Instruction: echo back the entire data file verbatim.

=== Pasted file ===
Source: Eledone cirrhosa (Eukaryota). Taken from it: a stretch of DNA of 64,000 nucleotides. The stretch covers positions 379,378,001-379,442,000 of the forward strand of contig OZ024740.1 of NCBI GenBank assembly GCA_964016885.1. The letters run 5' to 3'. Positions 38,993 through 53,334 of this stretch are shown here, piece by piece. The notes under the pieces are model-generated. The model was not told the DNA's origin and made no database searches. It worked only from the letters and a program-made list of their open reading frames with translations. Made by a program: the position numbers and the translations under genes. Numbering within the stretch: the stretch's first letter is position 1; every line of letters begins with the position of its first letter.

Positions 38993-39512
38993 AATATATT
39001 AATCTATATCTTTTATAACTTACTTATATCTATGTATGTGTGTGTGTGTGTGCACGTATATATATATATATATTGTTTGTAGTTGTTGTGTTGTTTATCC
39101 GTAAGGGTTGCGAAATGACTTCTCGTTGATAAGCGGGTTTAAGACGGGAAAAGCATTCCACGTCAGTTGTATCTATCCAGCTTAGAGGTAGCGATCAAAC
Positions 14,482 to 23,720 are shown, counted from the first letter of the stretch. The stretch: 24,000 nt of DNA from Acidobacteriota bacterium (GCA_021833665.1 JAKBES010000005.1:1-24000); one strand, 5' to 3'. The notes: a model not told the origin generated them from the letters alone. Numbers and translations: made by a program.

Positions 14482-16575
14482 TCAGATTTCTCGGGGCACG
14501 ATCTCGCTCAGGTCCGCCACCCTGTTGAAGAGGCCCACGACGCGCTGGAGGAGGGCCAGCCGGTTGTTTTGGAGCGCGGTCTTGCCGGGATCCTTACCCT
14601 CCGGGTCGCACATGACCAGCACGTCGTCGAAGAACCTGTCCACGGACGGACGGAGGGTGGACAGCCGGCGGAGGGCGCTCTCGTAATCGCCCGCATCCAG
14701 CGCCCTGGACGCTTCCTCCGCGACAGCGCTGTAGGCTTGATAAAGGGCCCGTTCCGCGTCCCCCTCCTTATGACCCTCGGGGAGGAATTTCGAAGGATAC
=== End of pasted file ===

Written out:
Source: Eledone cirrhosa (Eukaryota). Taken from it: a stretch of DNA of 64,000 nucleotides. The stretch covers positions 379,378,001-379,442,000 of the forward strand of contig OZ024740.1 of NCBI GenBank assembly GCA_964016885.1. The letters run 5' to 3'. Positions 38,993 through 53,334 of this stretch are shown here, piece by piece. The notes under the pieces are model-generated. The model was not told the DNA's origin and made no database searches. It worked only from the letters and a program-made list of their open reading frames with translations. Made by a program: the position numbers and the translations under genes. Numbering within the stretch: the stretch's first letter is position 1; every line of letters begins with the position of its first letter.

Positions 38993-39512
38993 AATATATT
39001 AATCTATATCTTTTATAACTTACTTATATCTATGTATGTGTGTGTGTGTGTGCACGTATATATATATATATATTGTTTGTAGTTGTTGTGTTGTTTATCC
39101 GTAAGGGTTGCGAAATGACTTCTCGTTGATAAGCGGGTTTAAGACGGGAAAAGCATTCCACGTCAGTTGTATCTATCCAGCTTAGAGGTAGCGATCAAAC
Positions 14,482 to 23,720 are shown, counted from the first letter of the stretch. The stretch: 24,000 nt of DNA from Acidobacteriota bacterium (GCA_021833665.1 JAKBES010000005.1:1-24000); one strand, 5' to 3'. The notes: a model not told the origin generated them from the letters alone. Numbers and translations: made by a program.

Positions 14482-16575
14482 TCAGATTTCTCGGGGCACG
14501 ATCTCGCTCAGGTCCGCCACCCTGTTGAAGAGGCCCACGACGCGCTGGAGGAGGGCCAGCCGGTTGTTTTGGAGCGCGGTCTTGCCGGGATCCTTACCCT
14601 CCGGGTCGCACATGACCAGCACGTCGTCGAAGAACCTGTCCACGGACGGACGGAGGGTGGACAGCCGGCGGAGGGCGCTCTCGTAATCGCCCGCATCCAG
14701 CGCCCTGGACGCTTCCTCCGCGACAGCGCTGTAGGCTTGATAAAGGGCCCGTTCCGCGTCCCCCTCCTTATGACCCTCGGGGAGGAATTTCGAAGGATAC